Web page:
Important topics which have influenced the literature of the commedia dell’arte include the relationship between professional and amateur theatre and the interaction between all forms of academic culture and aristocratic experimentation on the one hand and the vast range of professional performance on the other. An excellent example of this is the genre of the so-called commedia ridicolosa, made up exclusively of written texts meant to be recited by amateur actors, but whose actual protagonists are the famous stock characters (Mariti 1978).

On the subject of how the reputation of the commedia dell’arte spread, the works of Ludovico Zorzi (1977) and Siro Ferrone (1993b) are still fundamental. These two scholars have reconstructed a geography of early Italian theatre, starting from the territorial division of the peninsula with its several ‘theatre capitals’ and focusing their analysis on the ‘material’ aspects of theatre culture: theatre and city, theatre and celebration and the various functions of performance in the courts, in the republics, in the private theatres and in the first commercial theatres of the major cities – Venice, Naples, Ferrara, Mantua, Rome, Florence and so on. What is important in their view is the reconstruction of the process that led from the spettacolo di palazzo (lit. ‘theatre in grand houses’) to the birth of the commercial stanze di commedia (commedia halls).

Equally important is the (far from unequivocal) relationship that the comici dell’arte established, at different times and in different countries, with the various forms of modern auditoriums – starting with the birth of Italian-style theatre in the period between the second half of the sixteenth and the first half of the seventeenth century.

Moving between these many phenomena, this book aims to outline a concise picture of the paths along which the theatre of the comici travelled between the sixteenth and the eighteenth centuries, on its way to becoming widely known. In the interests of preserving the structure of the ‘invenzione viaggiante’ (traveling invention) – the term coined by Siro Ferrone (1993) – individual sections are devoted to the different situations in each country. The two main, well-known periods, when the Italian comici were in France (1680–1697 and 1716–1731), are reconstructed, and their travels in Spain are illustrated in particular by the activities of the company of Alberto Naselli (also known as Zan Ganassa) and that of Abagaro Frescobaldi, also known as Stefanelo Bottarga. The sporadic presence of Italian actors on English soil became relevant in the light of the influence the commedia dell’arte had on Elizabethan theatre and dramatic writing. The influence of the Italian commedia in the German-speaking world is illustrated by performances held in the late sixteenth century at the court of Munich by the musicians Orlando di Lasso and Massimo Troiano and by the famous frescoes in Trausnitz Castle in Landshut. Furthermore, this influence is also evident in the work of famous actors and their companies at the court of Vienna and all over the Holy Roman Empire in the seventeenth and eighteenth centuries. Testimony has been gathered which confirms that the phenomenon also spread to Northern Europe and to the Slavic countries, in particular to eighteenth-century Russia (where interesting hybrids between performances by Italian actors and local folkloristic and comic traditions emerged).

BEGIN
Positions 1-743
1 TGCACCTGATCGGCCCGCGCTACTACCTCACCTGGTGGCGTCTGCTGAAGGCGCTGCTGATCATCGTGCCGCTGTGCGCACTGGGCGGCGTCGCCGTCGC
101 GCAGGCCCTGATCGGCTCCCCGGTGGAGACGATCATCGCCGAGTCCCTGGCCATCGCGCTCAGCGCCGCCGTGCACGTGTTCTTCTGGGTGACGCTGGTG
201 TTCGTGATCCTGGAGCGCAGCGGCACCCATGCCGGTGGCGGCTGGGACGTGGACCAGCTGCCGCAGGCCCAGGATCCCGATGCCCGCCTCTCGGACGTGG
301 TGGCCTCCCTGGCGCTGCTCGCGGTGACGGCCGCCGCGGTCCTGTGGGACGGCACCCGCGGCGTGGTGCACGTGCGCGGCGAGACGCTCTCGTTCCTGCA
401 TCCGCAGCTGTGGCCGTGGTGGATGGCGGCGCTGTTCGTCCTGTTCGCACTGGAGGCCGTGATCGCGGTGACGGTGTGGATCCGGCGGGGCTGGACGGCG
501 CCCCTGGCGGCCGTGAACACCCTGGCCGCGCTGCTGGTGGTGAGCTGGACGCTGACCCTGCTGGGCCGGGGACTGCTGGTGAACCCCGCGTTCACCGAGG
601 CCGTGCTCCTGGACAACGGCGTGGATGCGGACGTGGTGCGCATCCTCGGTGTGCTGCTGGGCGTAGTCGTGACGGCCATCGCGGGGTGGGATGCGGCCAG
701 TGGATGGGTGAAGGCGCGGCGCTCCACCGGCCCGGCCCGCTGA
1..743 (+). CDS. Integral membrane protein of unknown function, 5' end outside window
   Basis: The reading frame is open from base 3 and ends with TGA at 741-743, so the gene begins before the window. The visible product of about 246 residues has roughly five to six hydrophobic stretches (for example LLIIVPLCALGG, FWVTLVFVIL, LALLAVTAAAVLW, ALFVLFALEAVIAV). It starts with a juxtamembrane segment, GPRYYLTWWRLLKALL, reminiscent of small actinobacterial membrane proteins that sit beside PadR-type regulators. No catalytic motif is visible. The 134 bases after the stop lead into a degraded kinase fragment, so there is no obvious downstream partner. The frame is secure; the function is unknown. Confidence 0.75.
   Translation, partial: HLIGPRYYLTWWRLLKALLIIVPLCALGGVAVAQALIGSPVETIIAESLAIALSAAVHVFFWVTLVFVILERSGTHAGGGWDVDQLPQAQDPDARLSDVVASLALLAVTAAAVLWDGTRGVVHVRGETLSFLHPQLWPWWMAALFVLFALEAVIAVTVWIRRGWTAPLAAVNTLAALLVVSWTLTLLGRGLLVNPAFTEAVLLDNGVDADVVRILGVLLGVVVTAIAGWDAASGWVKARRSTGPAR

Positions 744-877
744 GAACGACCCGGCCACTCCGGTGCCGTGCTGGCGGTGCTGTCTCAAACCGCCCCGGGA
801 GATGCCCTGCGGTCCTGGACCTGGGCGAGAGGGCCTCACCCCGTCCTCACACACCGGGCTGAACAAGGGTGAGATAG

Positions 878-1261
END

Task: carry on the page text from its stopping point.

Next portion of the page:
This work focuses, on the one hand, on the experiences which were characterised by continuity and stability (such as the case of the institutionalisation of the Comédie Italienne in Paris). On the other hand, it also places an emphasis on those – far more common – experiences which are characterised by discontinuity and instability.

Ample consideration is also given to a series of problems that assailed the world of the commedia dell’arte from outside. Its contentious relationship with religious authorities led to the imposition of censorship in Catholic countries and to prohibitions and restrictions in regions of Protestant persuasion. Not only is the condemnation of the theatre by religious institutions examined, but emphasis is also placed on their attempts at ‘reforming’ and ‘moralising’ it. The positions taken by the church varied between the issuance of vetoes and restrictions on the one hand and the recognition of the attraction of the theatre on the other (Taviani 1969). They are the subject of a broad literature which emphasises the constant, careful attention paid by the church to actors, actresses and their performances.

The rapid spread of the commedia dell’arte throughout Europe and beyond coincided with the parallel proliferation of poetical and polemic writings on theatre by humanists. Schools and academies became the seats of lively discussions on theatre architecture, rhetoric and classical drama. Simultaneously, a literature started to appear that dealt with the role of the actor in society and documented the tortuous path taken by the comici to overcome their initial position of marginality and attain general acceptance. This literature consists of writings in defence of the theatre against the prejudices that branded theatre professionals as mercenary and immoral. These texts eventually led to the recognition and acceptance of theatre professionals over the course of the seventeenth and eighteenth centuries.

In this volume we will not deal with the more obvious topics, such as the techniques of the comedians, the restrictive, misleading labels – often mutually contradictory – of theatre ‘amateurs’ and ‘professionals’ or the rise of the modern theatre industry. Similarly, certain important aspects regarding the history of the improvvisa (its demonic and carnivalesque origins, clowning), although often analysed in the course of commedia historiography and presented as phenomena that certainly gave rise to important (sometimes mutual) exchanges and influences, are of little assistance in reconstructing the rise of the commedia dell’arte and will not be dealt with here.